Restoring vital ecosystems and water sources in the Dry Corridor Forest, El Salvador

  • Article type Story
  • Publication date 21 Mar 2024

The Dry Corridor is a vast expanse of tropical, dry forest that spans six countries in Central America. It is home to 11.5 million rural people who depend on agriculture for their livelihoods. Unfortunately, the region is highly vulnerable to climate change due to erratic rainfall patterns, deforestation, and land degradation.

Known for its erratic rainfall patterns, the Dry Corridor is one of the world’s most exposed and vulnerable regions to climate change. In El Salvador, freshwater availability is well below the critical threshold and rainfall variability, temperature, and occurrence of extreme weather is projected to only increase. For over a decade, warming temperatures and severe drought – coupled with deforestation and land degradation – have led to a water-thirsty agriculture sector and threatened the food security of its people.

El Salvador is one of the six countries that make up the Central American Dry Corridor, a vast expanse of land that is particularly exposed to climate change and water scarcity. Restoring degraded ecosystems here is key to regenerating the land and replenishing water sources critical to people’s daily lives. Photo: FAO/Mario Araujo

“This soil. This water. This is my home. When the ground became dry, I was afraid. We were all afraid. The soil lost its moisture, its nutrients, and its life.”
Ivan Azucena, a farmer in El Salvador.

Due to the deforestation uphill, there’s no vegetation and roots to slow down and absorb the rainwater as it torrents down the lower hills. The floods can wreak devastating consequences on the environment and communities. That's why "Upscaling climate resilience measures in the Dry Corridor agroecosystems of El Salvador" (RECLIMA) project is so important. This USD 127.7 million initiative, funded by the Green Climate Fund (GCF) and implemented by the Food and Agriculture Organization (FAO), is focused on restoring degraded ecosystems and replenishing water sources that people depend on for their food, income, and well-being.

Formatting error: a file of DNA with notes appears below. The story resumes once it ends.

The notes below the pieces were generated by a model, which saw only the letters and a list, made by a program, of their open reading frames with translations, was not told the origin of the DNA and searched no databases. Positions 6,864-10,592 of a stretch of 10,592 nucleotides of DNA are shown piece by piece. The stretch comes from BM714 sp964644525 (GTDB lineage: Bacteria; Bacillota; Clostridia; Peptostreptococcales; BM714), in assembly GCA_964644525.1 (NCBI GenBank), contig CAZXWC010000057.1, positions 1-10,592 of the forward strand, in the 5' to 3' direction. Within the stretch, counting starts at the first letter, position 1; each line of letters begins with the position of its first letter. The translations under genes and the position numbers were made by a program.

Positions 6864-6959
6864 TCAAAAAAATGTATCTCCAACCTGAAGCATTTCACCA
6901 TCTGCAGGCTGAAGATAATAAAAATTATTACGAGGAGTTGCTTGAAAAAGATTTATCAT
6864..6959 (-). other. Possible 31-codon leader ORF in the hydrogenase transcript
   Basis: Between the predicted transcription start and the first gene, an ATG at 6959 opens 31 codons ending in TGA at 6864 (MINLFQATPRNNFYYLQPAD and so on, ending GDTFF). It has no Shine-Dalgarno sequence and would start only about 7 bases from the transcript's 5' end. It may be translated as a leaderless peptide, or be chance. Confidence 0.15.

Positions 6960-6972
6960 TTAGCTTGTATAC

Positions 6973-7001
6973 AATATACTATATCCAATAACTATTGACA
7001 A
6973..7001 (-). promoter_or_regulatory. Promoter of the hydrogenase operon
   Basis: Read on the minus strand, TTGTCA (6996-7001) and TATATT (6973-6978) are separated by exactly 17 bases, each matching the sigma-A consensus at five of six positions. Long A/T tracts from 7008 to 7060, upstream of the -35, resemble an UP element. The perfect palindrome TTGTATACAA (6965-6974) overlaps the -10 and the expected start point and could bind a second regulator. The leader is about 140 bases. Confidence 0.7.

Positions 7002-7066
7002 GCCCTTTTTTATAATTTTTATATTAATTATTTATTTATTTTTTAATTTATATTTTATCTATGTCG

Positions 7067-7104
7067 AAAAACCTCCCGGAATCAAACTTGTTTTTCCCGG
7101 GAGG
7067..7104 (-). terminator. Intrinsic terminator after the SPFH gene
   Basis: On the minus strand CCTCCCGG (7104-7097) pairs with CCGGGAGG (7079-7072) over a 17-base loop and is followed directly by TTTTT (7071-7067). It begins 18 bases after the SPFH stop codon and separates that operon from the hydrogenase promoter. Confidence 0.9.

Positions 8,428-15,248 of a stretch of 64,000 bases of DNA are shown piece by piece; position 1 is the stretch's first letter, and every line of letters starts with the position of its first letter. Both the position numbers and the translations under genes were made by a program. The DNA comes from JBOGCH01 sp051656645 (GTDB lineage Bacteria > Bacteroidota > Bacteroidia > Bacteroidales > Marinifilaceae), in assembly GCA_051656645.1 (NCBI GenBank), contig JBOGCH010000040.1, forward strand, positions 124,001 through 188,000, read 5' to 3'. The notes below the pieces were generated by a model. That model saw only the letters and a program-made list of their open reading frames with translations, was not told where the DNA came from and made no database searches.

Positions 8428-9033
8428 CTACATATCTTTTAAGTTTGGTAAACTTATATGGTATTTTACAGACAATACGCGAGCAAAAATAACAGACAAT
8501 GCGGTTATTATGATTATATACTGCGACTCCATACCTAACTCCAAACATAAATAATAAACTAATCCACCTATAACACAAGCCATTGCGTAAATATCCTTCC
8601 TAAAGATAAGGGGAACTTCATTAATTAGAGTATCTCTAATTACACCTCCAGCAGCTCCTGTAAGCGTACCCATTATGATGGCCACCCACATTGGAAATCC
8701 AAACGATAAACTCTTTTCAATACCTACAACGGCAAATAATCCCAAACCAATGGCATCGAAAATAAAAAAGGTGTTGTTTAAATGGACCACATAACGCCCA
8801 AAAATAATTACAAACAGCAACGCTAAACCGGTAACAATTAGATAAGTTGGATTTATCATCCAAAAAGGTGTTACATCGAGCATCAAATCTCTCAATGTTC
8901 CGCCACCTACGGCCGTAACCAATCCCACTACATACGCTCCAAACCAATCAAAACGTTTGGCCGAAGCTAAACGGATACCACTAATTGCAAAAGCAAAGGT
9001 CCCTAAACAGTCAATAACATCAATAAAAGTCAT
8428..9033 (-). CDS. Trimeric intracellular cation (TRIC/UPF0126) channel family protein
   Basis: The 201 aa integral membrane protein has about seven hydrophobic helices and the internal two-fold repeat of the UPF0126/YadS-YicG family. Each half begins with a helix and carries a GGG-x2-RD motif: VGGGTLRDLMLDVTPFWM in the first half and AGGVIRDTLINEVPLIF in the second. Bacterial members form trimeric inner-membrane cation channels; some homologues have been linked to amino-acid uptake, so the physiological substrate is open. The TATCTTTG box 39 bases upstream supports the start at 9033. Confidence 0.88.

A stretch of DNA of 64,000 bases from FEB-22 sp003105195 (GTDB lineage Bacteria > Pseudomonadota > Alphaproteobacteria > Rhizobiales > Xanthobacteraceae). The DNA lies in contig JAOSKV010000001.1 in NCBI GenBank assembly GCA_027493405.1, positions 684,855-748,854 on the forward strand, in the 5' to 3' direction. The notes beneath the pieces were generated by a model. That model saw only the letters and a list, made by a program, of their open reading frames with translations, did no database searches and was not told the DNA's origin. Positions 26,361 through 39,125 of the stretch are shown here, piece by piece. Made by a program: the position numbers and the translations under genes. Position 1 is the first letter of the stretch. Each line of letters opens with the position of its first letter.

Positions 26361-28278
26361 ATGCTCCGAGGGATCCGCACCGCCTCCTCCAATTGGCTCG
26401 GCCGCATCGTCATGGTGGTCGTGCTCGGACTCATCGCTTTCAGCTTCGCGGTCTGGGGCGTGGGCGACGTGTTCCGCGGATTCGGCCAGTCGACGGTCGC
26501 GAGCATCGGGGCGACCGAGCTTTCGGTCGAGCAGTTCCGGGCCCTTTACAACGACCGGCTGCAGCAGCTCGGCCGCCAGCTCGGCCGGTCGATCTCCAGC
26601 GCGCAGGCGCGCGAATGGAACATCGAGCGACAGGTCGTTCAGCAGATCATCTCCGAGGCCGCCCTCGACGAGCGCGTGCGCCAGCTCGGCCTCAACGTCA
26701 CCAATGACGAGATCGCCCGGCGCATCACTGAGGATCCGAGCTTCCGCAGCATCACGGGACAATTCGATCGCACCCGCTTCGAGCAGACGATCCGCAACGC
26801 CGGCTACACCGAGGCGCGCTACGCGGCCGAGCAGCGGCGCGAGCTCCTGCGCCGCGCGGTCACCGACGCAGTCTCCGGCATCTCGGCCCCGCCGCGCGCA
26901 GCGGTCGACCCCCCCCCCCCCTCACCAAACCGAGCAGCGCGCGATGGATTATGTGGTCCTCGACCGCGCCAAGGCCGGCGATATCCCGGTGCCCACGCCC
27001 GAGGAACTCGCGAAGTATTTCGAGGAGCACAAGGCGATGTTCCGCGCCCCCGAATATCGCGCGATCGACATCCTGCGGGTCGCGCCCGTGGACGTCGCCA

The RECLIMA project is supporting rural communities in El Salvador to become more resilient to climate change in three significant ways:

1. Reintroducing native trees to fight water stress

Rural communities are setting up tree nurseries to restore degraded ecosystems through reforestation and other techniques. Communities involved in the project receive young tree species native to Central America to plant on their lands. The soil is restored and retains water once again. Instead of floods, water from heavy rainfall is now stored in the upper hills, providing water to the lower lands.

The RECLIMA project improves the resilience of vulnerable smallholder farmers to climate change through the implementation of different adaptation practices and ecosystem restoration techniques. ©FAO/Javier Orellana


2. Enhancing farmers' resilience through agroforestry

Known as agroforestry systems, integrating trees with crops and livestock grazing improves water infiltration, restores soil moisture, and restores vital ecosystems and biodiversity. These combinations improve production, reduce erosion, and capture carbon. FAO and El Salvador's National Centre for Agricultural and Forestry Technology have engaged almost 46,070 farmers in novel, participatory activities at farmer field schools to increase agroforestry practices. The growing trees provide shade and vital biodiversity and ecosystems can be revived.

Ecosystem restoration and sustainable land management have enormous potential for climate action FAO/Fundacion Campo


3. Restoring plant cover for water security and climate action

Sustainable land management is a winning solution for people and the environment. Farmers in the region are implementing sustainable agricultural practices on more than 51,000 hectares of land, helping to restore ecological connectivity and increase the movement of species and the flow of natural processes.

With more plants and trees, more carbon dioxide (CO2) is removed from the atmosphere and stored in the soil; the soil is healthier, more fertile, and rich in nutrients; and water penetrates the ground, resulting in more abundant food production.

“People ask me why my passion fruits are so big. And I say it’s because of how I manage my crops. Now, we have the opportunity to harvest and eat”
Ivan Azucena, a farmer in El Salvador

Farmers are implementing sustainable agricultural practices on more than 20,000 hectares of land, helping to restore ecological connectivity, ensuring the increased movement of species and flow of natural processes. Ivan Azucena, Zacatecoluca, El Salvador. © FAO


The RECLIMA project alone has already reduced around 2.3 million tonnes of CO2 equivalent, and a further two million tonnes of emissions are estimated to be sequestered by the completion of the project.

It's clear that restoring degraded ecosystems in El Salvador and the Central American Dry Corridor is key to regenerating the land and replenishing water sources that people depend on for their food, income, and well-being. Family farmers are making a real difference by becoming more resilient to climate change through reforestation, agroforestry, and sustainable land management, merging new and old practices derived from ancient wisdom and tradition.

GCF is committed to financing and supporting the development of agroforestry systems to restore ecosystems and replenish vital water sources across the Central American Dry Corridor for generations to come.

By Jin Hee Dieu (Based on FAO’s story)